A level year at the grammar school

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MaryamSeresht

Senior Member
Persian
Hello,

Would you please tell if A level year at the grammar school(in Britain) is the last level of high school, when you will be graduated?

It must have been his A-level year at the grammar school. He was dressed head to foot in black and his hair almost tipped his shoulders.
Many thanks.

It's part of "The Unlikely Pilgrimage of Harold Fry"by Rachel Joyce, British writer.
 
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  • suzi br

    Senior Member
    English / England
    In fact A-levels usually take two years of study, so it is slightly odd to have it singular like that. I'd say he must have been in AN A-level year.
     

    ewie

    Senior Member
    English English
    In fact A-levels usually take two years of study, so it is slightly odd to have it singular like that. I'd say he must have been in AN A-level year.
    Yes it is a bit odd. I was assuming it meant he was 'in the year he actually took his A levels', i.e. aged 17-18:)
     

    london calling

    Senior Member
    UK English
    In fact A-levels usually take two years of study, so it is slightly odd to have it singular like that. I'd say he must have been in AN A-level year.
    I think what the writer may mean is that he's taking his A-Levels that year, i.e he's in his last year (which was called the Upper Sixth in my day).;)

    Crossed with ewie, sorry!
     

    Andygc

    Senior Member
    British English
    It is the final year of secondary education (we don't normally use the term high school in Britain) during which students sit their A (= Advanced) level examinations. A levels provide the qualifications necessary to get into universities ( = tertiary education)

    Cross-posted whilst I was looking for a relevant thread. I immediately understood it to mean the examination year = Upper VIth when I was a lad.

    See also Educational system in Britain
     

    George French

    Senior Member
    English - UK
    (we don't normally use the term high school in Britain) during which students sit their A (= Advanced) level examinations.
    Well I went to a High School in Britain many years ago. I have just checked to see if High Schools in my home city still exist and are still call High School. The 2 I looked at are still called High Schools.

    GF..

    A level is normally a 2 year course in grammar schools, although I know someone who did an A level in 1 year. Now that was some 40 odd years ago
     
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    JulianStuart

    Senior Member
    English (UK then US)
    In fact A-levels usually take two years of study, so it is slightly odd to have it singular like that. I'd say he must have been in AN A-level year.
    I didn't find it odd, because I immediately took the context "his A-level year" to mean the year in which he took his A-levels (meaning the actual exams). That was precisely because I knew that if the author had intended to refer to one of the two when he was studying for his A-levels (typically the two years after O-levels) then the sentence would have used "one of his A-level years".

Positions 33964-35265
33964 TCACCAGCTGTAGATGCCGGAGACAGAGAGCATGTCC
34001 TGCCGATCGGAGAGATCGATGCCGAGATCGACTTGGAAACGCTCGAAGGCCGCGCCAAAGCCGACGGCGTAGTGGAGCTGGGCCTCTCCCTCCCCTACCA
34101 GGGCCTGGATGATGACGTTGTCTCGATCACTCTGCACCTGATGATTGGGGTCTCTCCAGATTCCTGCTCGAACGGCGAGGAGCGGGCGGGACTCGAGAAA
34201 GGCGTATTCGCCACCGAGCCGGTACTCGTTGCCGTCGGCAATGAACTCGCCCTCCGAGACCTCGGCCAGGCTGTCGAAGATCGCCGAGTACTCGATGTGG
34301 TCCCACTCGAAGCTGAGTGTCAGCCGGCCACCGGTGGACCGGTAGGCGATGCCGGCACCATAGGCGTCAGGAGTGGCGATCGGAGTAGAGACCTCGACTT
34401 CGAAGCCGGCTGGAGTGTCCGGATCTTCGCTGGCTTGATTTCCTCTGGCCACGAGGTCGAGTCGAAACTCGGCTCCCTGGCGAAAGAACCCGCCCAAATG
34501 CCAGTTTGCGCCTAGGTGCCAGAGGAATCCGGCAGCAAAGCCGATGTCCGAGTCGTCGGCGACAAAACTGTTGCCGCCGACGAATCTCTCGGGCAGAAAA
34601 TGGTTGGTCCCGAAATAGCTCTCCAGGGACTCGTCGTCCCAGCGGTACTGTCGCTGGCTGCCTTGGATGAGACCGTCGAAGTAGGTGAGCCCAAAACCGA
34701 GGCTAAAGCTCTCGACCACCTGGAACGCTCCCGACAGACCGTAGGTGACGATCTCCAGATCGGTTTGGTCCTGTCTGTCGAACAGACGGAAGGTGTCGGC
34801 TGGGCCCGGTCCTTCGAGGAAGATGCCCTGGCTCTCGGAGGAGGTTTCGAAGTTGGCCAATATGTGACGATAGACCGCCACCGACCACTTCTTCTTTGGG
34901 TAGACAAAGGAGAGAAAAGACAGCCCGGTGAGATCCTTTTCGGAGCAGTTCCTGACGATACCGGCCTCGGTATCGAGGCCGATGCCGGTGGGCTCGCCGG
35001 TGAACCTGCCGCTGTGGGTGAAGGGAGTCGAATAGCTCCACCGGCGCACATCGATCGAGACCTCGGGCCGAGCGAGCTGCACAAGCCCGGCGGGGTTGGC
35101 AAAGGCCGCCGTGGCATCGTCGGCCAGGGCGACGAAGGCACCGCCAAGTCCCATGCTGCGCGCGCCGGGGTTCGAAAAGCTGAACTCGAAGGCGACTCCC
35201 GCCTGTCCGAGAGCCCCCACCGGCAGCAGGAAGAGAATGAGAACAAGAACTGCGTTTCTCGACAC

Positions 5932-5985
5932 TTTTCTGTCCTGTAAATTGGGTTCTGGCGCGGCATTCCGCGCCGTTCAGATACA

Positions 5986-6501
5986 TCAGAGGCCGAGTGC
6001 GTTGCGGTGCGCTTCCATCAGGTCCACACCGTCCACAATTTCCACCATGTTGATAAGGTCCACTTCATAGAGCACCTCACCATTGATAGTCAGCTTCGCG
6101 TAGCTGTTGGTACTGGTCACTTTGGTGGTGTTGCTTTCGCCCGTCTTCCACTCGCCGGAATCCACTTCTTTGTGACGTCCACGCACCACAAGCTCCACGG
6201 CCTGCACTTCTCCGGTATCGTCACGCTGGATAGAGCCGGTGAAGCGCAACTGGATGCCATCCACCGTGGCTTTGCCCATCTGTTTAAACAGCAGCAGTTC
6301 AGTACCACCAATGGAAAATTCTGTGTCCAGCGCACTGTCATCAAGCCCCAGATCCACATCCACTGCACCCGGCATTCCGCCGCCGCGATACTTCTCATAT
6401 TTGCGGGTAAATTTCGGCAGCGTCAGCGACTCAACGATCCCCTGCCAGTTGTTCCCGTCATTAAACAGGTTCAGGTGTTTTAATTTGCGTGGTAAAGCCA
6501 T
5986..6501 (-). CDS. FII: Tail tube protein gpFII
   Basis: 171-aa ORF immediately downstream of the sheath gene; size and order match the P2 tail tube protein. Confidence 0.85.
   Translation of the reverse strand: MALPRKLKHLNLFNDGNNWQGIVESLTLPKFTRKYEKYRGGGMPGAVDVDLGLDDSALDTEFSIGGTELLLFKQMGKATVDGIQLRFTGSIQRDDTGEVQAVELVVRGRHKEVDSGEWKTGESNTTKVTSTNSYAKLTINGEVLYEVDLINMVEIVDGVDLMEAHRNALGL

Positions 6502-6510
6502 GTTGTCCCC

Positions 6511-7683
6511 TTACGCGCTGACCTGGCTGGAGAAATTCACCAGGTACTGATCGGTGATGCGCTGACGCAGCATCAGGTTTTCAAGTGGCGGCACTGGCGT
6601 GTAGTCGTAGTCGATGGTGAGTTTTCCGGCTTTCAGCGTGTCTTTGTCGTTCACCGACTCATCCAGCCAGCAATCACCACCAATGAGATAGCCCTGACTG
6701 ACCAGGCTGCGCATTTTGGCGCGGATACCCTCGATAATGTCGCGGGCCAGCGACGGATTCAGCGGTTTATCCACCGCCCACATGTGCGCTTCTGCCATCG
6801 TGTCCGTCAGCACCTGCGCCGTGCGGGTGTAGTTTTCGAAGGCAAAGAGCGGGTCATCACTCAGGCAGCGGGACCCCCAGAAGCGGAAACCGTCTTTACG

I explain this mainly so that Maryam will understand the comments and the original sentence, by seeing that "A-level" can refer to the (typically 2-year) course or the exam.
     

    suzi br

    Senior Member
    English / England
    Yes, I see that you can assume this refers to the year in which he took his A2 exams, but I was focusing on the other bit of context, his clothes. In some schools A- level students are allowed to turn up on their own clothes rather than on the school uniform, which is a concession over both years. Without the whole paragraph in front of us we cannot be sure what the author's focus was on.
     

    JulianStuart

    Senior Member
    English (UK then US)
    Yes, I see that you can assume this refers to the year in which he took his A2 exams, but I was focusing on the other bit of context, his clothes. In some schools A- level students are allowed to turn up on their own clothes rather than on the school uniform, which is a concession over both years. Without the whole paragraph in front of us we cannot be sure what the author's focus was on.
    Thanks for the additional context:D A development since I left the UK - and "the thing I learnt today:D". Who knows what else lurks in the rest of the paragraph? I still think the reference to a single year suggests the exam year.

    (Did you mean "turn up in their own clothes" or is that another development since I left?)
     

    Wordsmyth

    Senior Member
    Native language: English (BrE)
    Just to give Maryam a broader picture:

    - There's no standard naming of schools in the UK: there are some secondary schools called High Schools, and there have been for many years, but there are many that aren't called that. Although it's found as part of some schools' names, e.g. Clifton High School, it isn't used as a generic term in BrE: we don't usually say "When I was at high school".

    - I agree with suzi that the reference to his long hair and dress style suggests that uniforms were worn at his school except in the "A-level year(s)" — but note that not all UK schools have uniforms: neither of my last two schools did, so I was accustomed to seeing 'non-standard' clothes from age 10 to 18, and I probably wouldn't have immediately seen the cause-and-effect connection betwen the two sentences in that Rachel Joyce extract.

    Ws:)
     
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